Sumac will create a beautiful autumn season
Sumac makes a great specimen planting in the landscape, but many people are not familiar with this plant until it changes color in the roadside ditches with its brilliant red colors during autumn. Many people often refer to it as a shrub or small tree that can become invasive in the wrong areas, so make sure where you plant it, it has barriers.
I love the plant as it has wonderful leaves that can be anywhere from four inches to over a foot long in some species. Their leaves have numerous leaflets that give the full leaf a fern-like appearance.
In spring the leaves emerge as a yellowish to burnt orange color, but as they elongate and mature they become a deep green or yellow color dependent on variety. Wild sumac, or the Smooth Sumac, is the most common growing on forest edges and along roadside ditches. They enjoy moisture but also like to be growing in well drained soils with full sunlight in many cases. Dependent on the type you grow they can be as short as two feet tall to as lofty as eighteen feet!
Most people are most familiar with the smooth sumac. It is of medium height and has deep green leaves which turn a vibrant red in the fall season. They get small clusters of insignificant flowers at the ends of their stems that soon turn to a cluster of seeds known as drupes. These seeds can only germinate if they have been stratified, or scraped to allow water inside the seed shell to germinate. Often the most common method of stratification is through a birds system after they eat them and then expel them through their system. The most common way of making new plants is through their network of roots which allow off shoots to form and emerge through the soil. Often these start near the main plants trunk, but can extend outward to twenty feet with older plants. Pulling them out when you see them is the best way to keep their spread under control.
For a different effect, try the Staghorn Sumac which is very similar in character to the Smooth Sumac, but its branches are furry and soft to the touch. This is one of the taller varieties and has the same leave color in summer and fall and in shape. They are prone to deer damage when deer are getting their new antlers and need a place to scrape the velvet off their horns. This tough and dense shrub offers an ideal scouring thicket to rid them of this horn velvet. Of course, this process also removes a great deal of the bark from the stems.
One of my favorite varieties is the Tiger Eye Sumac. This plant has a more lacy-type foliage and is yellow in color throughout the growing season. It is not nearly as tall as the others and spreads at a less invasive rate. Average mature height is about ten feet and it takes years to obtain that height. It has a clumpy branching habit and forms a few suckers here and there, but I find they pull out easy in spring and rarely form later in the growing season. This one produces the same clusters of berries, but it really stands out in the autumn season when its leaves change from yellow to orange to often a deep crimson color. This is always a standout in my garden!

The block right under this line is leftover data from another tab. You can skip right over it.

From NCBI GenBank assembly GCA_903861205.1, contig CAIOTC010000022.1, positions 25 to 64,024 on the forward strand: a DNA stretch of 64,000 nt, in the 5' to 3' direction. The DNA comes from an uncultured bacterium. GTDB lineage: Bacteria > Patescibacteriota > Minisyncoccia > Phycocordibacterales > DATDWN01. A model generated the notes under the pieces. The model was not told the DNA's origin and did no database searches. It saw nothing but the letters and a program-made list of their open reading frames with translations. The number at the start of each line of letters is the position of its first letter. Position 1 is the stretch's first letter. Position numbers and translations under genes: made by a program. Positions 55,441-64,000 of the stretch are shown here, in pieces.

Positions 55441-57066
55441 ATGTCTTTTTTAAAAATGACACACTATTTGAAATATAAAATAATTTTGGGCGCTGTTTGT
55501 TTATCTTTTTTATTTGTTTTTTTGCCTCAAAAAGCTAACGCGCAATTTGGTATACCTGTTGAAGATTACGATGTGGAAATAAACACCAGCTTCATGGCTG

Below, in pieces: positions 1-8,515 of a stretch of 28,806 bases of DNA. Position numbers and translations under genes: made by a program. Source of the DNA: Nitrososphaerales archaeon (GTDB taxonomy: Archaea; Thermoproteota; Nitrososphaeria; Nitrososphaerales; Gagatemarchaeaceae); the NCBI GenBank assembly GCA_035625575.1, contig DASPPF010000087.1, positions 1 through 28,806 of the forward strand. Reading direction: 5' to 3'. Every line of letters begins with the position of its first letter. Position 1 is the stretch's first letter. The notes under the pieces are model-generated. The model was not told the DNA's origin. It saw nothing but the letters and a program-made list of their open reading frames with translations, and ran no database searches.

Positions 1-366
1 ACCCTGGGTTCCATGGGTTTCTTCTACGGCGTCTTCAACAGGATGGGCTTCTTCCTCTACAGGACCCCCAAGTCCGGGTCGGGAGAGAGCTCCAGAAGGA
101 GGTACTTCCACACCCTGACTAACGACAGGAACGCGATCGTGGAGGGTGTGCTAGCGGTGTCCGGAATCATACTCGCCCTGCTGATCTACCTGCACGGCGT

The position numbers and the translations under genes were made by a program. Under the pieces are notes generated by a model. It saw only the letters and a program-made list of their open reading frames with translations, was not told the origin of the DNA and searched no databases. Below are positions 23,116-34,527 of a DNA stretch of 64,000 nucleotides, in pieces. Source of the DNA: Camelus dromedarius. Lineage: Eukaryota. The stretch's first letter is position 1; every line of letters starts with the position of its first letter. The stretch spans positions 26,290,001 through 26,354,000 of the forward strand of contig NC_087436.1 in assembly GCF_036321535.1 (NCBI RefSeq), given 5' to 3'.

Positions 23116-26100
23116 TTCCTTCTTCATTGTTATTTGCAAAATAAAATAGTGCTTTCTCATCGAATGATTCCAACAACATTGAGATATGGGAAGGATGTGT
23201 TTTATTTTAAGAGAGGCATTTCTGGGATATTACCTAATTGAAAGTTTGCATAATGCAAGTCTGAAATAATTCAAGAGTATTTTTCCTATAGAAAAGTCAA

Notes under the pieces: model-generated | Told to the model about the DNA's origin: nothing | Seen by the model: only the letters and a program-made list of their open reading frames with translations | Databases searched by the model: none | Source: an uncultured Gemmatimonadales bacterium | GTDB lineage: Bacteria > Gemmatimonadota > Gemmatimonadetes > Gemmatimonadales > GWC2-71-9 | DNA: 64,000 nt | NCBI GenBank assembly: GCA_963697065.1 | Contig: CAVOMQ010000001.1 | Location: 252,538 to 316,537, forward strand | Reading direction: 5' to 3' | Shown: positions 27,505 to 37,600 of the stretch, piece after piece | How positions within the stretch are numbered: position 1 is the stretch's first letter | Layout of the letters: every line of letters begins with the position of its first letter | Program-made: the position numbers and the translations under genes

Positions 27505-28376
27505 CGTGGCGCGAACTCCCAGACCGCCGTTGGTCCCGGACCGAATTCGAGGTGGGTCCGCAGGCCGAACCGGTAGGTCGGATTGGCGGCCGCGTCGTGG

Fragrant Sumac is the other common species in our region, however the leaves are a bit different. Instead of having that ferny effect, they have a tri-lobe appearance. Each leaf has three leaflets in a triangular shape. The regular type can grow to ten feet in height, but a more recent variety called Low-Gro is a ground cover type and only reaches about two feet high and up to eight feet wide. Fortunately, even this variety has the beautiful red foliage come the autumn season.
We all look for unique items for the garden and depending on the space we are trying to fill, sometimes this selection is a winner in many forms. It has great color, texture, and form and it is not a huge tree. With a little maintenance and care, you can have a wonderful specimen that will catch the gardeners’ eye.
I am always on the lookout for the unique when it comes to plant character. Many times it is out of the ordinary items, but often it is the tried and true varieties that are best. There is a reason some of these selections have been around for many years as they have great qualities.
Hope you give all your dads the day off this weekend as it is Father’s Day and they should be appreciated with some time off and a little BBQ perhaps. Enjoy the weekend!